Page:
None of these imbalances seem imminent. As the cycle matures, our focus must be on ascertaining early enough when and if these risks are more likely, as this will materially impact investment returns in the period ahead. As the market focuses on the same, this will likely lead to heightened volatility.
Valuations aren’t extreme, but caution is warranted
According to UBS Global Research (UBS), equity market valuations are above average, but still not overly expensive, particularly outside the US. Nor are equities expensive relative to bonds. While equity markets may have run ahead over the past couple of quarters, there is a strong likelihood that momentum in the global earnings cycle is converted into capital gains for shares as 2018 unfolds. This is despite multiples in relatively more expensive markets likely being capped around their current elevated levels.
While we expect government bond yields to drift higher, they should remain anchored by relatively low inflation and still low central bank rates—many structural disinflationary forces also remain in play. Of course, an ongoing rise in bond yields will create a challenge for bond-sensitive equity sectors.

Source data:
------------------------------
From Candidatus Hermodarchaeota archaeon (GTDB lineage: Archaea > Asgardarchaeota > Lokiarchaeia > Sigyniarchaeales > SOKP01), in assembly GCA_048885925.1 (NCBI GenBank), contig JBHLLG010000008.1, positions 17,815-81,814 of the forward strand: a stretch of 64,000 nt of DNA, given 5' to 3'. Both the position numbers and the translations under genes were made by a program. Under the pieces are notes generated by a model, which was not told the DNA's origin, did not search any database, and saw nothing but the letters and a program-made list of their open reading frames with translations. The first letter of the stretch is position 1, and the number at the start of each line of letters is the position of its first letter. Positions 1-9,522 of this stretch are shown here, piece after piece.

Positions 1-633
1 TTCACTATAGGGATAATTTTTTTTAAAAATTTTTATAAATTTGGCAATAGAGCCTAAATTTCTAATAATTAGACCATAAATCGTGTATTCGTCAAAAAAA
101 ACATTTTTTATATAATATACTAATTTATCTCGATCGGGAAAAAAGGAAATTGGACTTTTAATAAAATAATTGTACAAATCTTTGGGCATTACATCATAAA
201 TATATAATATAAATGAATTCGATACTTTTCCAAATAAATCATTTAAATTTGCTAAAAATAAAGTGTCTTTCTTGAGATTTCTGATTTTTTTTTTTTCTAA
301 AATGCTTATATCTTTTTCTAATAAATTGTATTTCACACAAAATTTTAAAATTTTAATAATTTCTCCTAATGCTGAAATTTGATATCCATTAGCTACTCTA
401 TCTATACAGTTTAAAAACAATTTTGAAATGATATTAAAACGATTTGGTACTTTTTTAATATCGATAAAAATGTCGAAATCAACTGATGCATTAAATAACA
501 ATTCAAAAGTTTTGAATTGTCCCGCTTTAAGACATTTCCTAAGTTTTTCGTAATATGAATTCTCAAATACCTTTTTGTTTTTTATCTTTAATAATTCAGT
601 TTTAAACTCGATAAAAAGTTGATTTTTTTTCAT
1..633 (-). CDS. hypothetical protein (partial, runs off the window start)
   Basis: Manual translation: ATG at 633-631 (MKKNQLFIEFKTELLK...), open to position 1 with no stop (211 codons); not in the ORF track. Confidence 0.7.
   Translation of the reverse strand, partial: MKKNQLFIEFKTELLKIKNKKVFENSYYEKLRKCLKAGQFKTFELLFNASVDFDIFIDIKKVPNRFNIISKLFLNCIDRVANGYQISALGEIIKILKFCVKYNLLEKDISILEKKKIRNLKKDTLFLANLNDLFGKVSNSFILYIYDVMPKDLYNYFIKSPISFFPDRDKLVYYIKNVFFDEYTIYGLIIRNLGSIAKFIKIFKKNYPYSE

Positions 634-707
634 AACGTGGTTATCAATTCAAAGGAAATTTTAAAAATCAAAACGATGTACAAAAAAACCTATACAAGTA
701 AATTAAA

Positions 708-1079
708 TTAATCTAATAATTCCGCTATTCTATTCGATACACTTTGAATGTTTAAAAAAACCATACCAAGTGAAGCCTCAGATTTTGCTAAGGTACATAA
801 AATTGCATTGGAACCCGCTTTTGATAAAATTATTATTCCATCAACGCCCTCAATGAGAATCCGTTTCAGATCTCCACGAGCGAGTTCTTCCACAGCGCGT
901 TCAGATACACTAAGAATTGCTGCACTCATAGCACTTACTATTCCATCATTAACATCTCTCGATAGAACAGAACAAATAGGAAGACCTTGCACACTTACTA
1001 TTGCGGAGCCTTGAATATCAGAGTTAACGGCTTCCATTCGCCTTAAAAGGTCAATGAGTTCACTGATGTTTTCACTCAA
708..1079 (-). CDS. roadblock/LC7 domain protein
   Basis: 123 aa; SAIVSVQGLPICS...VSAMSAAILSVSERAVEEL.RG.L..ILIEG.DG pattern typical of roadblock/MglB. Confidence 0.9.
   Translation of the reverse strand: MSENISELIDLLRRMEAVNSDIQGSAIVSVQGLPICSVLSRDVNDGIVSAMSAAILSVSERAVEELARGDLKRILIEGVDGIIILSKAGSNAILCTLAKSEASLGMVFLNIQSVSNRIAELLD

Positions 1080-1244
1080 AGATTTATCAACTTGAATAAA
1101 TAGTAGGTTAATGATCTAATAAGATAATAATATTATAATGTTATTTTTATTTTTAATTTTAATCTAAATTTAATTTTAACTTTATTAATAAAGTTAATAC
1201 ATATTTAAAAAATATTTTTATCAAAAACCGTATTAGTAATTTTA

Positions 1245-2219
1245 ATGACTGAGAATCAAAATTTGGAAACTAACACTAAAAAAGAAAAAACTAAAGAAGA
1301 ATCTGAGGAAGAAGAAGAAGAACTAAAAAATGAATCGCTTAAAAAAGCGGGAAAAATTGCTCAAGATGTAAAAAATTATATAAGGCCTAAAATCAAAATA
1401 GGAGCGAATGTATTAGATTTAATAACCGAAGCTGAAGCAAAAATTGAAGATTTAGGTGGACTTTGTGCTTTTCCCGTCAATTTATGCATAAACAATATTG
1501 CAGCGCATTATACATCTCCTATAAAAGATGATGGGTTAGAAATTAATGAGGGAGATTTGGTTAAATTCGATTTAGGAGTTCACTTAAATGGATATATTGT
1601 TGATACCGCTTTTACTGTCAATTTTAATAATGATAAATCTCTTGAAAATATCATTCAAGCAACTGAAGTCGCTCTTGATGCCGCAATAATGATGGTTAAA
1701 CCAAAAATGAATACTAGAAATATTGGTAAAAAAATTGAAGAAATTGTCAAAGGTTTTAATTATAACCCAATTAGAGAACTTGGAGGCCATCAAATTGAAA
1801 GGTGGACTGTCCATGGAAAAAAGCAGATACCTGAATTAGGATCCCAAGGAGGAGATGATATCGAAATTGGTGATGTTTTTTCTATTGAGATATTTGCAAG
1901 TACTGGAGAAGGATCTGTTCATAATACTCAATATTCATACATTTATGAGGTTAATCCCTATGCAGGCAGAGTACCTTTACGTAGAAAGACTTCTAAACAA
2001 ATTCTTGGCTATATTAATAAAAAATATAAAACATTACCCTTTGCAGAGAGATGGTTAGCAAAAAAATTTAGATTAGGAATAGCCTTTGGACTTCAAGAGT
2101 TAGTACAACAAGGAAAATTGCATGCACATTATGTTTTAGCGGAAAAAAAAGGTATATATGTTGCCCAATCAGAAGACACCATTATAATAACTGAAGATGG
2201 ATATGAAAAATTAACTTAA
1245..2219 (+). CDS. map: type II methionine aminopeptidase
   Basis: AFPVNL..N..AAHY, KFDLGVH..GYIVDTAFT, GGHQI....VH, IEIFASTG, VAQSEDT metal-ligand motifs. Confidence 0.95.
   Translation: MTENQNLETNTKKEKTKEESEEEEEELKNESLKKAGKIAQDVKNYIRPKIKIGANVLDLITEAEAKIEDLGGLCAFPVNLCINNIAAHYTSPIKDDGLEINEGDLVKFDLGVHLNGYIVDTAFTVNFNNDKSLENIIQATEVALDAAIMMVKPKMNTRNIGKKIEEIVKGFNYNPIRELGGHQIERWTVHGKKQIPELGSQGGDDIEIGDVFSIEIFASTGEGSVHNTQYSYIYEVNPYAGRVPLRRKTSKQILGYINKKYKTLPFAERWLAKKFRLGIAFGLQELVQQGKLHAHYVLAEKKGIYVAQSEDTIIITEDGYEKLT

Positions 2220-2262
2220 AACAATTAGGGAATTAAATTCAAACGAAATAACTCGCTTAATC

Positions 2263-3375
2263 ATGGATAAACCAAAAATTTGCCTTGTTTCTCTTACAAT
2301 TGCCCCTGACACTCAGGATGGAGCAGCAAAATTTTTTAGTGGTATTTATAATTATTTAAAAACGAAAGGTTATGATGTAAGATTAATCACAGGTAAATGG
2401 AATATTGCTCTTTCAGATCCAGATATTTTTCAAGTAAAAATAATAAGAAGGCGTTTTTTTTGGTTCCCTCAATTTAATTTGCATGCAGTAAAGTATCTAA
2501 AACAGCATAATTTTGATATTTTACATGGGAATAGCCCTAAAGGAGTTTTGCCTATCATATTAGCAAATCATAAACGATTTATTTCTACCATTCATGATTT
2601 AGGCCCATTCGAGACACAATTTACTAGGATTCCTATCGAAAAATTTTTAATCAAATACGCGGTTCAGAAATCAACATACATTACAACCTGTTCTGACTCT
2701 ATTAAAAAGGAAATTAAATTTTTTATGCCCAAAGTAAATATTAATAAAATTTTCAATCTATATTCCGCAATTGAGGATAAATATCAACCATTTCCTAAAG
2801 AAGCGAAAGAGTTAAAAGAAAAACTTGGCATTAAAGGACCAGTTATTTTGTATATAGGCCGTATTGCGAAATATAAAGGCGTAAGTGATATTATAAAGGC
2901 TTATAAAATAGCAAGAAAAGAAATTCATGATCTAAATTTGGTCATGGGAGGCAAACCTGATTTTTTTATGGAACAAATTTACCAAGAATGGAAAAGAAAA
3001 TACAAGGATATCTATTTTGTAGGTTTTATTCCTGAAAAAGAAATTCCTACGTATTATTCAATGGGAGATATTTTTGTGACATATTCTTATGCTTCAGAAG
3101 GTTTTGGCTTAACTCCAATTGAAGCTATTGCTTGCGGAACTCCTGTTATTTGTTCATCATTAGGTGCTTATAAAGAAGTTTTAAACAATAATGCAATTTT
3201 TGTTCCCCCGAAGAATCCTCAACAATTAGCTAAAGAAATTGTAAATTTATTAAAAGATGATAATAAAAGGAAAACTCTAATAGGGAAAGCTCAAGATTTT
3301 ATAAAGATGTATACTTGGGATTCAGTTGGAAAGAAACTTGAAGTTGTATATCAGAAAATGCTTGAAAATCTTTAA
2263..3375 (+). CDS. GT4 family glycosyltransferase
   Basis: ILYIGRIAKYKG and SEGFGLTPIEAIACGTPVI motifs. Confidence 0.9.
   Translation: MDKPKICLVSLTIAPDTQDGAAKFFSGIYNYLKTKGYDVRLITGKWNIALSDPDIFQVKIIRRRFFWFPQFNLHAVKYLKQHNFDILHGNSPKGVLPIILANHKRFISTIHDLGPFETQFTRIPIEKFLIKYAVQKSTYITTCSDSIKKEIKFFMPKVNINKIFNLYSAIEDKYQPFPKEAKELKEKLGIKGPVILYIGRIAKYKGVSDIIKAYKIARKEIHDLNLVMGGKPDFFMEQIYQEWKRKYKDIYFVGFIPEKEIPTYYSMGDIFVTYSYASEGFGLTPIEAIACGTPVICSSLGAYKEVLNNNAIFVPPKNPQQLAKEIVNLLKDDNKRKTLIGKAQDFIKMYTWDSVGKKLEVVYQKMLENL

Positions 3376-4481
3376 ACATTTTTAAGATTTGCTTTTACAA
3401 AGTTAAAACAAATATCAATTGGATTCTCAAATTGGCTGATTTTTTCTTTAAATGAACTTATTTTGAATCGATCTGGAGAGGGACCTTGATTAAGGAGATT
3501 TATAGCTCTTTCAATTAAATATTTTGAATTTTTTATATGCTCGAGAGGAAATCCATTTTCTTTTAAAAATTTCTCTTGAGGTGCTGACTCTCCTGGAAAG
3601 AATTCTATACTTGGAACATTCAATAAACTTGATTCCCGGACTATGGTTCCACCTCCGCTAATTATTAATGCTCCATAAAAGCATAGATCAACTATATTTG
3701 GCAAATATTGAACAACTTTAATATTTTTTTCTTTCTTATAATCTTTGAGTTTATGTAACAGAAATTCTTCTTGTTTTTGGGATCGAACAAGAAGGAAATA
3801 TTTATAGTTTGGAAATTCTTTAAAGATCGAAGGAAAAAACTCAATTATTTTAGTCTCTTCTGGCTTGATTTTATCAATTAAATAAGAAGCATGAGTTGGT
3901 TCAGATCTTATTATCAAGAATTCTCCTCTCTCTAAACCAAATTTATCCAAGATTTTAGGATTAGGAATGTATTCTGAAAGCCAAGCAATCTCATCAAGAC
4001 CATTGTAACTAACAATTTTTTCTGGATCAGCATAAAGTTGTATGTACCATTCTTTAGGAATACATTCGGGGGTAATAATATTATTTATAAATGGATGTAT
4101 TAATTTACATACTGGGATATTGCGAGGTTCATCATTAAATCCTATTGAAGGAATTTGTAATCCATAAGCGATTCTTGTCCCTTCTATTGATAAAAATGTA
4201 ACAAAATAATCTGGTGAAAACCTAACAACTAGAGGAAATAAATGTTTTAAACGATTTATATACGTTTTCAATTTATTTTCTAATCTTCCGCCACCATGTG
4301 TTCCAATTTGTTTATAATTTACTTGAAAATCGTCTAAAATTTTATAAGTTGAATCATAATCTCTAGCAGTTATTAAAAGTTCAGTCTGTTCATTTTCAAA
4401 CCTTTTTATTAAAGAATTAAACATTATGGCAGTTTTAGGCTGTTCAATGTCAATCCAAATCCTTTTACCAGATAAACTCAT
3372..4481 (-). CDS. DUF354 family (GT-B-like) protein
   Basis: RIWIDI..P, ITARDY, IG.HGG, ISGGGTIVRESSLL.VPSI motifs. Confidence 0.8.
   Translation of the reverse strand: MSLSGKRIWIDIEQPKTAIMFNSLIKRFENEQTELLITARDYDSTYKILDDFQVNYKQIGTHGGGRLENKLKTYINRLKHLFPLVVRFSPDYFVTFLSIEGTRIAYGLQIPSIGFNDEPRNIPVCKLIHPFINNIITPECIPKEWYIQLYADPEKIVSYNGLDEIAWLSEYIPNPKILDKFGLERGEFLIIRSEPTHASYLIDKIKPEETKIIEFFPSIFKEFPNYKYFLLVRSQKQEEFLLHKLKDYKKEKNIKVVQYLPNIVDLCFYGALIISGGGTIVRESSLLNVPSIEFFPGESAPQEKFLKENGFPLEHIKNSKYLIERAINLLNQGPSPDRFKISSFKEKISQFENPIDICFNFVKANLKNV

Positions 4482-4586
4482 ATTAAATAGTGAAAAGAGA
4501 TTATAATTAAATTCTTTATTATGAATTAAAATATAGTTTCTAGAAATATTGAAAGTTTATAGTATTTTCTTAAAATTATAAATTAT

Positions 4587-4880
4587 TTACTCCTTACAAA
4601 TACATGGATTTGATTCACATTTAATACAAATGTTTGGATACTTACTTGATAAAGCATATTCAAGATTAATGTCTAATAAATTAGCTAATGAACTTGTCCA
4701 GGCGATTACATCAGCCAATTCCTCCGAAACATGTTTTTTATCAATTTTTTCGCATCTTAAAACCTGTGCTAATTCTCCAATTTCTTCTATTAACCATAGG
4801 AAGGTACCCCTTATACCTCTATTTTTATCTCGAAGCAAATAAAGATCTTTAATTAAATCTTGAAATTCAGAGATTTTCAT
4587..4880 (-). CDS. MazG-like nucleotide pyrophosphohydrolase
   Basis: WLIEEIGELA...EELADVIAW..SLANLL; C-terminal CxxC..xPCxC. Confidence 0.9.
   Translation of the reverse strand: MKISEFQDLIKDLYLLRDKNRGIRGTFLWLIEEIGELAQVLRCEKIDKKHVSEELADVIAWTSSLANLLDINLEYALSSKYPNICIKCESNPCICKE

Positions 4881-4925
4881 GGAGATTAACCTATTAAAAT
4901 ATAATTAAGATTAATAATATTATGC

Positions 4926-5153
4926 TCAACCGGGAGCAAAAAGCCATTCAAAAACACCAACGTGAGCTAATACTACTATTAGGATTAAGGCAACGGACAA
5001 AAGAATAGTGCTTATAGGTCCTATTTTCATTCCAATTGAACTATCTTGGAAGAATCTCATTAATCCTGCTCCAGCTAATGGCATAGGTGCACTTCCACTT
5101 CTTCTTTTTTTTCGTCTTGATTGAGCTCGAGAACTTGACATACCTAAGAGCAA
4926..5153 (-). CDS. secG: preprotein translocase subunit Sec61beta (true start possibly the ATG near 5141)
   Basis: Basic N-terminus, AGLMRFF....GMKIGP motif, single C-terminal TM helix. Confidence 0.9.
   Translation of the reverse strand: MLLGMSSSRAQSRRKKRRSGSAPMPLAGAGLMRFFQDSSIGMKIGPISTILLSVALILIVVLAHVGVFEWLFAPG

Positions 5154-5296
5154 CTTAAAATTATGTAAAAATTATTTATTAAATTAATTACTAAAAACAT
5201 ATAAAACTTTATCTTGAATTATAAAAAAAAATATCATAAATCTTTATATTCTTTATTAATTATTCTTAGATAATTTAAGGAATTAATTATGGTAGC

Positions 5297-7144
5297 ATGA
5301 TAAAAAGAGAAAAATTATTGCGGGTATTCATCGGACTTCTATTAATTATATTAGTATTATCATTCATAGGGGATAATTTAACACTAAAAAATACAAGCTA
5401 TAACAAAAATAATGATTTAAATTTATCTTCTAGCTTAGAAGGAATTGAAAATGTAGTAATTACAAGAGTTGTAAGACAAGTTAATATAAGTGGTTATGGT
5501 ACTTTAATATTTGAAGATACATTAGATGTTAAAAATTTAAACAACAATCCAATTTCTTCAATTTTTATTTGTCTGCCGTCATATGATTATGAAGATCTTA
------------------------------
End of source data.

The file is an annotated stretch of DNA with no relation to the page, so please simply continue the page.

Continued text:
Five signals to watch
Notwithstanding our sense that 2018 is a year to stay positive, we highlight five signals we’ll be monitoring throughout the year. Together, their demise should provide an early warning that a more risk-off environment is unfolding.
1. Inflation stays benign in the major economies
As UBS Global Chief Economist, Arend Kapteyn, noted in his 2018 outlook,
“inflation is not dead, just sleeping”.